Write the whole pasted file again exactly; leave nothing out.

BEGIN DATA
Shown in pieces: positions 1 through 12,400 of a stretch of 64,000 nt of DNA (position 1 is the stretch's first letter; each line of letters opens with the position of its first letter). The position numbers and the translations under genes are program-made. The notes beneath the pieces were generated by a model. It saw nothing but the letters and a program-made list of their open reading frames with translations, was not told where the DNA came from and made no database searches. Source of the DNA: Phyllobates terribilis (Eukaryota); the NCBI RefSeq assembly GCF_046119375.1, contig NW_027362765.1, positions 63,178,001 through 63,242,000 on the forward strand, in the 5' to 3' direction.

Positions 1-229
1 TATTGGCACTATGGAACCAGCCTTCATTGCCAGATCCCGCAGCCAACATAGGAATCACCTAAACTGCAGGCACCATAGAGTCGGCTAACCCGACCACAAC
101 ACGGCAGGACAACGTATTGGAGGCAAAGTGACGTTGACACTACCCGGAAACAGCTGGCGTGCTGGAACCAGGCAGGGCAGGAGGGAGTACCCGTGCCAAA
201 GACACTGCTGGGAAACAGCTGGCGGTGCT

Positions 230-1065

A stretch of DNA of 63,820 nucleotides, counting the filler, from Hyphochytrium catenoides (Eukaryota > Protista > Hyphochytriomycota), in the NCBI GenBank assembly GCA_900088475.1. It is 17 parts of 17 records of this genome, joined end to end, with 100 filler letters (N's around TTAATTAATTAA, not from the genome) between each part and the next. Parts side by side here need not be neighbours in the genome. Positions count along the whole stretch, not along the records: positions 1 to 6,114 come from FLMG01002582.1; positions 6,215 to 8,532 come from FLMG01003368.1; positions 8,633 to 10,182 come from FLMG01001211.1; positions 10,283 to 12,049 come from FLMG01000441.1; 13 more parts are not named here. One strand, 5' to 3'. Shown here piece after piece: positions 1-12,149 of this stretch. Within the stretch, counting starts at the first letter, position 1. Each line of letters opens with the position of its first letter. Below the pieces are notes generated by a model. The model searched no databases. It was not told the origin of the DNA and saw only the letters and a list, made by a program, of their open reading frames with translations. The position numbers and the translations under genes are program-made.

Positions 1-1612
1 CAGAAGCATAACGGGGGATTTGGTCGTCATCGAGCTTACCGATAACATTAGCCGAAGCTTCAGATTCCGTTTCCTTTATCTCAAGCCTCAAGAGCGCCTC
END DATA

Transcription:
Shown in pieces: positions 1 through 12,400 of a stretch of 64,000 nt of DNA (position 1 is the stretch's first letter; each line of letters opens with the position of its first letter). The position numbers and the translations under genes are program-made. The notes beneath the pieces were generated by a model. It saw nothing but the letters and a program-made list of their open reading frames with translations, was not told where the DNA came from and made no database searches. Source of the DNA: Phyllobates terribilis (Eukaryota); the NCBI RefSeq assembly GCF_046119375.1, contig NW_027362765.1, positions 63,178,001 through 63,242,000 on the forward strand, in the 5' to 3' direction.

Positions 1-229
1 TATTGGCACTATGGAACCAGCCTTCATTGCCAGATCCCGCAGCCAACATAGGAATCACCTAAACTGCAGGCACCATAGAGTCGGCTAACCCGACCACAAC
101 ACGGCAGGACAACGTATTGGAGGCAAAGTGACGTTGACACTACCCGGAAACAGCTGGCGTGCTGGAACCAGGCAGGGCAGGAGGGAGTACCCGTGCCAAA
201 GACACTGCTGGGAAACAGCTGGCGGTGCT

Positions 230-1065

A stretch of DNA of 63,820 nucleotides, counting the filler, from Hyphochytrium catenoides (Eukaryota > Protista > Hyphochytriomycota), in the NCBI GenBank assembly GCA_900088475.1. It is 17 parts of 17 records of this genome, joined end to end, with 100 filler letters (N's around TTAATTAATTAA, not from the genome) between each part and the next. Parts side by side here need not be neighbours in the genome. Positions count along the whole stretch, not along the records: positions 1 to 6,114 come from FLMG01002582.1; positions 6,215 to 8,532 come from FLMG01003368.1; positions 8,633 to 10,182 come from FLMG01001211.1; positions 10,283 to 12,049 come from FLMG01000441.1; 13 more parts are not named here. One strand, 5' to 3'. Shown here piece after piece: positions 1-12,149 of this stretch. Within the stretch, counting starts at the first letter, position 1. Each line of letters opens with the position of its first letter. Below the pieces are notes generated by a model. The model searched no databases. It was not told the origin of the DNA and saw only the letters and a list, made by a program, of their open reading frames with translations. The position numbers and the translations under genes are program-made.

Positions 1-1612
1 CAGAAGCATAACGGGGGATTTGGTCGTCATCGAGCTTACCGATAACATTAGCCGAAGCTTCAGATTCCGTTTCCTTTATCTCAAGCCTCAAGAGCGCCTC